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Dane County judge strikes down part of Act 10

by Ruth Conniff, Wisconsin Examiner
July 4, 2024

In a decision released late Wednesday, on the eve of the July 4th holiday, Dane County Judge Jacob Frost struck down part of Act 10, the Wisconsin law that ended most collective bargaining rights for most public employees.

The law unfairly exempted public safety workers from the limits on unions, Frost ruled.

Labor unions representing those classified under the law as “general public employees” argued in the case that the exemption  from the law for police, fire fighters and other public safety employees violated the equal protection clause of the Wisconsin Constitution.

State agencies and officials responsible for enforcing the challenged provisions of Act 10 filed a motion to dismiss. The state Legislature also intervened in the case, arguing  for dismissal on the grounds that the 13-year time lapse since Act 10 took effect rendered the lawsuit too late. Frost rejected the motions to dismiss. He also ruled that “Act 10’s division of public employees into public safety and general employee categories lacks a rational basis” and therefore violates the equal protection clause because it is based on an “irrational or arbitrary classification.”

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Act 10, signed by then-Republican Gov. Scott Walker in 2011, triggered historic protests. Hundreds of thousands of Wisconsinites descended on the Capitol and Democratic legislators temporarily fled the state, initially depriving the Republican-controlled Legislature of the votes needed to pass the law.

Under Act 10, general public employee unions  can only  bargain over very base wage increases no greater than inflation, must obtain annual approval through recertification elections and are prohibited from collecting dues directly from members’ paychecks. The law also  limits collective bargaining agreements to a one-year term. Act 10 also required general employees to pay the full employee-required contribution towards the Wisconsin Retirement System and imposed a cap on employer contributions towards health insurance premiums for general employees. None of those limits and requirements were applied to public safety employees unions.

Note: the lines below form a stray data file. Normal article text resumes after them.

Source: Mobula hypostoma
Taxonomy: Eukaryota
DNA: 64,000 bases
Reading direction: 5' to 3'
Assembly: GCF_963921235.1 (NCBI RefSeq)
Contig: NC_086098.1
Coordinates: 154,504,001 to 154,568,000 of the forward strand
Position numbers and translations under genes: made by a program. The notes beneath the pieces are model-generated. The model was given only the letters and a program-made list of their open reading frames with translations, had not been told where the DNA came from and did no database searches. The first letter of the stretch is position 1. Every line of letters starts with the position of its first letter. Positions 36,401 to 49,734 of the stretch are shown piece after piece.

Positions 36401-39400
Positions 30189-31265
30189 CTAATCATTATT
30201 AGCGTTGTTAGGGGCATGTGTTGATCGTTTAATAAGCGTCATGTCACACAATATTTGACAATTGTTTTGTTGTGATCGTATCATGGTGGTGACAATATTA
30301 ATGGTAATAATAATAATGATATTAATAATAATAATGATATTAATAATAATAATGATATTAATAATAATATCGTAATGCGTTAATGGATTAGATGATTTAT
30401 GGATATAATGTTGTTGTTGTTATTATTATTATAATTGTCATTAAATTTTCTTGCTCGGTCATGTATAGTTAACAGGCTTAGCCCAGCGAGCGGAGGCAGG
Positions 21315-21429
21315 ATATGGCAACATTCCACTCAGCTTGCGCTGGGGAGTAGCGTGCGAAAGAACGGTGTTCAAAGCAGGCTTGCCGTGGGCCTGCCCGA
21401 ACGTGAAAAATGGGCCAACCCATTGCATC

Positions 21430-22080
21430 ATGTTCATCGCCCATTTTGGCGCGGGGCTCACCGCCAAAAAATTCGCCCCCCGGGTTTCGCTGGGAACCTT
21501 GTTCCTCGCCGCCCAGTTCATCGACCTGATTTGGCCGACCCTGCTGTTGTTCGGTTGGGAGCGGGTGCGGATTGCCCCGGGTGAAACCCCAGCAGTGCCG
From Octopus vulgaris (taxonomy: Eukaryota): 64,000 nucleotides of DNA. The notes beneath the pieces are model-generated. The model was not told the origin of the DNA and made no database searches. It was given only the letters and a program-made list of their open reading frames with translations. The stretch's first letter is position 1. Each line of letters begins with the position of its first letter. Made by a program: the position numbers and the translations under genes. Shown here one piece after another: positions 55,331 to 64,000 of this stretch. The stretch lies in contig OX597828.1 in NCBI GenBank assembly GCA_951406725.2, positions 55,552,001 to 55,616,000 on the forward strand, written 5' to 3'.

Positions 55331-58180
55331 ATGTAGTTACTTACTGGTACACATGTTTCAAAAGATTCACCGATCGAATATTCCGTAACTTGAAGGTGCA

Reacting to Wednesday’s decision, state Senate Minority Leader Melissa Agard said in a statement, “This ruling confirms that Act 10 created divisions among working people in Wisconsin, and reinforces the principle that workers must be treated equally under the law.”

“When I, and countless others, protested at the Capitol in 2011 – we were standing up for these rights,” Agard added. “While we celebrate this pro-labor ruling tonight, we must not stop until Act 10 is overturned and collective bargaining is restored for all public sector workers.”

State Superintendent Dr. Jill Underly also released a statement reacting to the ruling and tying it to the July 4 holiday. 

“The right to organize one’s co-workers into a union, and then collectively bargain, is a fundamental American right.,” Underly said. “It is fitting that we will celebrate the restoration of those rights for many workers this Independence Day.”

“Act 10 was used to justify massive cuts in school funding that continue to cause challenges to this day.,” Underly added. “To protect the right of every child to a quality education, now is a perfect time to reinvest in local schools and reinvest in the future of Wisconsin.”

Senate Majority Leader Devin LeMahieu, R-Oostburg, called the ruling “another example of courts legislating from the bench.

“Once again, the only way the Democrats can get their way is through activist judges dropping decisions on a holiday weekend when no one is watching,” LeMahieu said. “Unfortunately, if this decision stands, it will cost Wisconsin’s hard-working families millions of dollars.”

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Wisconsin Examiner is part of States Newsroom, a nonprofit news network supported by grants and a coalition of donors as a 501c(3) public charity. Wisconsin Examiner maintains editorial independence. Contact Editor Ruth Conniff for questions: info@wisconsinexaminer.com. Follow Wisconsin Examiner on Facebook and X.

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